Conveying the content of promotional and marketing texts in another language is often called transcreation. The purpose is different from translating technical documentation, but how else does transcreation differ from translation? MEINRAD explains.
Translation and transcreation are similar processes, and both are methods of conveying content from a source language into a target language. But there are specific aspects of translation and transcreation that help them achieve their respective purposes.
What is a translation?
The aim of a translation is to convey written content from one language to another. When you order a translation, you’ll get your document back with a text in the target language that means the same as the source text. Depending on the type of text, a good translation will have some of the features of transcreation: consideration of the target audience, cultural aspects, and so on. All professional translators adapt their work in certain small ways so that the text sounds natural to a native speaker. But translations don’t usually involve creating new content, moving a long way away from the source text, or “playing around” with the language. Ultimately, the translator is aiming to produce a text which the target audience will understand, which sticks closely to the source text (i.e. with no information added or omitted), and which avoids jarring linguistic and cultural discrepancies.
What are translations suitable for?
Translations are suitable for all informative texts – that is, when the aim is to convey information to the reader in an objective, neutral manner. Examples of this are operating instructions, datasheets, contracts and staff announcements, where the focus is on clear, easy-to-understand communication. Translations generally aren’t about connecting with the reader on an emotional level or building up a relationship with them. But if you’re translating advertising slogans to sell products, for instance, that connection is crucial. And that’s where transcreation comes in.
What is transcreation?
You’ve probably already figured out that transcreation is a portmanteau of “translation” and “creation”. In essence, transcreation is a form of creative translation where, instead of translating the text literally into another language, the transcreator considers the style, intention, humour and tone of the source text and recreates the emotional message in the target language. You can almost think of it as adding aspects of creative copywriting to the translation process. The main aim is that the text should have the desired impact in the target language: transcreation aims to evoke the same emotions as the source text, though usually through different word choices and phrasing. That means the transcreator often has to move a long way away from the literal meaning of the source text, especially when proverbs, wordplay and cultural references are involved. In most cases they will make no sense at all in the target language and culture, so if translated literally the intended meaning wouldn’t be conveyed successfully. And that’s very bad news when it comes to advertising slogans.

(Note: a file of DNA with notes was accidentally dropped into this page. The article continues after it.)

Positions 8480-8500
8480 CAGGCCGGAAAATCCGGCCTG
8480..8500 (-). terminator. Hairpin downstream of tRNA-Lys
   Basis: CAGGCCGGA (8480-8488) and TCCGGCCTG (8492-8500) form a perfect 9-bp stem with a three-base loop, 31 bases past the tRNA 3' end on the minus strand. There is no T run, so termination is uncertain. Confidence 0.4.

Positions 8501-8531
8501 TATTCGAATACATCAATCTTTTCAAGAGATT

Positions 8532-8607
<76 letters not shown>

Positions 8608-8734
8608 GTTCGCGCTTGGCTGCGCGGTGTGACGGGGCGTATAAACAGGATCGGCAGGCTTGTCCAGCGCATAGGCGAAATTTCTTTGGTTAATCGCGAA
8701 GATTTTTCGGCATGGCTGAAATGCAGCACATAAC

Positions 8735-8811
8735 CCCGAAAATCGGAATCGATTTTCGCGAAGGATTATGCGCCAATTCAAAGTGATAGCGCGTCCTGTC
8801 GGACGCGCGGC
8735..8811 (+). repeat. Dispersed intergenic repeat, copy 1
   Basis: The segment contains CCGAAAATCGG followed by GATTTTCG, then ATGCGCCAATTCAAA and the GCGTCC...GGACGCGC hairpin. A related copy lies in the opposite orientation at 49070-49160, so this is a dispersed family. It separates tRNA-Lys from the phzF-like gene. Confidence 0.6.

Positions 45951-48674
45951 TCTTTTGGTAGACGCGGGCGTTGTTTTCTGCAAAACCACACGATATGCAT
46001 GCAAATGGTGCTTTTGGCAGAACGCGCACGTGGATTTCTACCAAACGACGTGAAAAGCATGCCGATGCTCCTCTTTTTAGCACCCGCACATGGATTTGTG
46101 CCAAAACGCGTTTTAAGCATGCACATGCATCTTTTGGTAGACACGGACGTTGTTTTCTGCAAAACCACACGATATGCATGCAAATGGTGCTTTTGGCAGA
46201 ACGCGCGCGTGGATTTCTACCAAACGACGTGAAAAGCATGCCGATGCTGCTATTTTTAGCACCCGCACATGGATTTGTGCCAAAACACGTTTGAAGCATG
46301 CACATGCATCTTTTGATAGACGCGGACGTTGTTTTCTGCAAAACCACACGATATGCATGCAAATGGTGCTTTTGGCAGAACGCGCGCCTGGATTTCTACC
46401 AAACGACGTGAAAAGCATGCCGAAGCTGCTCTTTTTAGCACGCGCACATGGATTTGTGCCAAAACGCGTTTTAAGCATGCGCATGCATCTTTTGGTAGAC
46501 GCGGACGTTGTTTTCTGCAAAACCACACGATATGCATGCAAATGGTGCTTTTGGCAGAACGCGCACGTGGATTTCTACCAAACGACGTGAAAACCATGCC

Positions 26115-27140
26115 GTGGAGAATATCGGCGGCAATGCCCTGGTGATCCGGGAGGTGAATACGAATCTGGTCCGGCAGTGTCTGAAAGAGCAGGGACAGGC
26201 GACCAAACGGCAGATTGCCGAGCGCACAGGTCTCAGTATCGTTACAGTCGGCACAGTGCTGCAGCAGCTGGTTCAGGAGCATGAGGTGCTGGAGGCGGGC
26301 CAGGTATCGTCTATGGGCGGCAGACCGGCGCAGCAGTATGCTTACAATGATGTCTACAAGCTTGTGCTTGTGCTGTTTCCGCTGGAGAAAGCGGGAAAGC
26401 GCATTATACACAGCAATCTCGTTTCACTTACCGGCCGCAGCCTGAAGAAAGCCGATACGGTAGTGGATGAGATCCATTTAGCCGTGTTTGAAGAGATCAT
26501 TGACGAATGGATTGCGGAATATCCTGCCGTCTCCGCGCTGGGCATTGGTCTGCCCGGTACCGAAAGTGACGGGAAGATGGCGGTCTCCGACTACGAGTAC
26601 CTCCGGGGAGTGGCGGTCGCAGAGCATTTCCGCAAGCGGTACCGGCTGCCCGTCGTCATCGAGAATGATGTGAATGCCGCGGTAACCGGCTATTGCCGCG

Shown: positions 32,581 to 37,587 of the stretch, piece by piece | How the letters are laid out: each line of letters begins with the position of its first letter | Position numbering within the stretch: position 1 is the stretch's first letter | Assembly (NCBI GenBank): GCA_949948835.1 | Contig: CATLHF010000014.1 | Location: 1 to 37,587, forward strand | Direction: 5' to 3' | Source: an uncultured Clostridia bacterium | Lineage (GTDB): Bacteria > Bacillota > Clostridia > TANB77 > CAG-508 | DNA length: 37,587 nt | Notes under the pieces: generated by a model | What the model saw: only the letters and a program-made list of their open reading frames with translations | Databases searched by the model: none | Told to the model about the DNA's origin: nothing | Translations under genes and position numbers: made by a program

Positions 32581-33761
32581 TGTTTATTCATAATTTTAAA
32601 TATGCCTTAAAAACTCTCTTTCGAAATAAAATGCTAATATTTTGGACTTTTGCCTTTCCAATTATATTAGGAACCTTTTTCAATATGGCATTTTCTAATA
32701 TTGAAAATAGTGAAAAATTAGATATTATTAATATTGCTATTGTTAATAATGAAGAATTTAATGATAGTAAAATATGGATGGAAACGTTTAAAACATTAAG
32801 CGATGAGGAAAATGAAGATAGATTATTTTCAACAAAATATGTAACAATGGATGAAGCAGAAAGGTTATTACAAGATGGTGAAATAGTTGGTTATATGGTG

What is transcreation suitable for?
Transcreation is the best way to convey marketing and advertising content – i.e. all texts produced to help sell products and/or encourage people to buy or do something – in other languages. The message needs to reach both hearts and minds of (potential) consumers, so it’s important that specific cultural traditions, customs and practices are taken into account. Only then will the new message have the same impact as the original. Transcreation is especially recommended for the following situations, where a conventional word-for-word translation simply won’t cut the mustard:
- Brand names and product names
- Advertising slogans
- Promotional brochures and flyers
It’s all too easy to put your proverbial foot in it by not considering the cultural context. One big-name company who found this out the hard way was Mitsubishi, who launched their “Pajero” SUV in Spain without realizing that it has a very rude colloquial meaning in Spanish. They quickly renamed it the “Montero”, but the damage was done, and it has gone down as one of the worst marketing flops of all time.
At a glance: translation vs. transcreation
|Content||Content is conveyed in the target language||Content is adapted to the target language and audience|
|Language||The translation reflects the content of the source text to convey the same information||Content is tailored to the target audience to evoke the same response as the source text|
|Typs of text||
Informative texts (e.g. operating instructions, datasheets, contracts, etc.)
|Emotional texts such as sales and marketing documents|
|Time required||Relatively quickly, depending on the number of words and the quality of the source text||As a creative process, transcreation takes longer than the transfer of information|
Linguistic competence, creativity and cultural knowledge required
Marketing departments spend a lot of time thinking about advertising slogans – and it should be no different when these slogans are translated in order to avoid embarrassing blunders that damage their PR and hit them financially. Transcreation is the answer. It goes beyond the literal meaning of the words and focuses on optimizing the message so that a product or service hits the sweet spot with the target audience. So transcreators need more than just linguistic competence, translation expertise and creativity: they also need in-depth knowledge of the cultural specifics of the target region.
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